‘In the dying days of the Raj,
can paths divided by time and circumstance ever find each other again?‘
– The Sapphire Child
[ About the Book ]
In 1930s Northern India, childhood friends Stella and Andrew have grown up together in the orbit of the majestic Raj Hotel. Spirited Stella has always had a soft spot for boisterous Andrew, though she dreams of meeting a soulmate from outside the close-knit community. But life is turned on its head when one scandal shatters their friendship and another sees her abandoned by the man she thought she loved.
As the Second World War looms, Andrew joins the army to fight for freedom. Meanwhile in India, Stella, reeling from her terrible betrayal, also throws herself into the war effort, volunteering for the Women’s Auxiliary Corps, resigned to living a lonelier life than the one she dreamed of as a child.
When Andrew returns to the East on the eve of battle with Japan, the two former friends are reunited, though bitter experience has changed them. Can they rekindle what they once had or will war demand of their friendship the ultimate sacrifice?
[ My Review ]
The Sapphire Child by Janet MacLeod Trotter is Book 2 in the Raj Hotel Series and will be published with Lake Union Publishing on December 8th 2020. Having read, and thoroughly enjoyed, The Emerald Affair, Book 1 in this series, I was delighted to be returning to India and to the gorgeous and atmospheric imagery that Janet MacLeod Trotter writes about so well. I wrote in December 2019 that The Emerald Affair was ‘a sweeping tale, taking the reader on a journey from Scotland to India’ and The Sapphire Child continues in the same fashion as the reader is taken on a wonderful voyage across oceans as the world faces the horror and turmoil of the Second World War.
Tom and Esmie now run two hotels in Northern India, The Raj-in-the-Hills Hotel, Gulmarg and The Raj Hotel, Rawalpindi. Their relationship has been put through the mill but they have come out stronger together than ever. Tom’s estranged wife, Lydia is now back living in Scotland following on from her very troublesome and damaging behaviour of the past. Their son Andrew remained with his father and boards at a very reputable school. Although Tom and Esmie have their secrets, life is content. Tom has chosen to keep his past from Andrew, lightly skipping over questions when raised. But Andrew is now getting older and at thirteen he is starting to question. Stella is an Anglo-Indian with a passion for India. At twenty years of age she sees the world in a very positive light and, although her family are employed by Tom and Esmie, she has never felt in any way inferior , accepted completely as a very important part of the greater Raj Hotel family.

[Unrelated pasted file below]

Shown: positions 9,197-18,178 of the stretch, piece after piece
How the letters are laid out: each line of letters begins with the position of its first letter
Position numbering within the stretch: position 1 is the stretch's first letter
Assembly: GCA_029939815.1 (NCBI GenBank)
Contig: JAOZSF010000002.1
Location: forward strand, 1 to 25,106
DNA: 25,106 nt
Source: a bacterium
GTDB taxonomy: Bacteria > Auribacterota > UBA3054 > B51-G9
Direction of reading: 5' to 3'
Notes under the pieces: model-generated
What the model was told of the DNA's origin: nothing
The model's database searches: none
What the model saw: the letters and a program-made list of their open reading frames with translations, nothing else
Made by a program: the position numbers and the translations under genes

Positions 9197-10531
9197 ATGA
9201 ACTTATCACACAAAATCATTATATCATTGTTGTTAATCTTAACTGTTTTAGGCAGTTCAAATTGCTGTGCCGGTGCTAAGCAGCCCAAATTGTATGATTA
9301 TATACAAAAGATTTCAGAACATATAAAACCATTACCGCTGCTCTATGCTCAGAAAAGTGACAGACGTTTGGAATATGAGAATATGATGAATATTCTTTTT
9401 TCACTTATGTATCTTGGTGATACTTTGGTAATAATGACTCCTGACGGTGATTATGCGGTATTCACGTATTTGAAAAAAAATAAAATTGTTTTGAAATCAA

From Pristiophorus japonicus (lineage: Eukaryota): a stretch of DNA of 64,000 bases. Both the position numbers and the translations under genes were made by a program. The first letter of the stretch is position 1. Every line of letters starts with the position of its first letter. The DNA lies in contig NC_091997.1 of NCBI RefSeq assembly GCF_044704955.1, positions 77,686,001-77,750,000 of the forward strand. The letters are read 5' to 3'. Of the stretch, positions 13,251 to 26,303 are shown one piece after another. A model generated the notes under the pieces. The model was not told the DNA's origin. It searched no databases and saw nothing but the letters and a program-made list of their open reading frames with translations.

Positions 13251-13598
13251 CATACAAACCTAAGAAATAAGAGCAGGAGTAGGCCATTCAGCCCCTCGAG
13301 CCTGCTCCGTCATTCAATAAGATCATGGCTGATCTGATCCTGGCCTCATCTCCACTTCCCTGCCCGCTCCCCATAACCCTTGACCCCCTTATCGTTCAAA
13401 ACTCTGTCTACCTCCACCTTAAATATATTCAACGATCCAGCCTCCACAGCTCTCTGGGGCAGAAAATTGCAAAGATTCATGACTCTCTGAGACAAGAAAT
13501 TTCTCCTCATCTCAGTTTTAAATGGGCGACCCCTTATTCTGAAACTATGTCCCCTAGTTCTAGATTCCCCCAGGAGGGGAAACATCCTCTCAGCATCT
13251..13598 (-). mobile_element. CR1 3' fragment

Stella has a very close friendship with Andrew. They have always been able to talk to each other, to playfully joke and have fun. Stella treats Andrew as an equal, something he very much appreciates as he embarks on his teenage years. Following a shocking incident at school, Andrew returns to Scotland with Stella as his chaperone. His mother, Lydia, treats Stella with total disrespect and, with a few poisonous words about his past, she encourages Andrew to remain with her. Stella returns to India, heartbroken that she has had to leave Andrew behind but also excited at the prospect of possible love on the horizon.
As war breaks out, the lives of all change dramatically and the peace at The Raj becomes a thing of the past. Tom and Esmie are distraught without Andrew by their sides and when they hear he joins up, they fear for his safety.
With all the finer details depicted with great clarity, Janet MacLeod Trotter brings the reader into the trenches of warfare as the world is upturned and people’s lives are changed forever. Andrew and Stella embark on very different paths yet there is always a very tentative connection between them as the years of war roll on. Reading this series , and any of Janet MacLeod Trotter’s books, is a very immersive affair where all the senses are tantalised. The smells, the tastes, the colour of the Indian landscape come alive on the pages as love, grief, anger and fear play out before the reader. Every single character in this book is depicted beautifully giving the reader a real sense of their personalities. I would genuinely love to see this series come truly alive on screen as it really would be a treat and a joy to watch (she hopes!)
The Sapphire Child is a captivating and sumptuous novel, remarkably researched with wonderful and vivid descriptions of an India of yesteryear. It’s a chunky read at over 500 pages so be prepared to lose yourself in the nostalgia of times gone by. Historical fiction that will sweep you away, this is a perfect read to escape the winter blues.
[ Bio ]
Janet MacLeod Trotter is the author of numerous bestselling and acclaimed novels, including The Hungry Hills, which was nominated for the Sunday Times Young Writer of the Year Award, The Tea Planter’s Daughter, which was nominated for the Romantic Novelists’ Association Novel of the Year Award, and In the Far Pashmina Mountains, which was shortlisted for the RNA Historical Romance of the Year Award.
Much informed by her own experiences, MacLeod Trotter was raised in the north-east of England by Scottish parents and travelled in India as a young woman. She now divides her time between Northumberland and the Isle of Skye.
Website ~ www.janetmacleodtrotter.com
Twitter ~ @MacLeodTrotter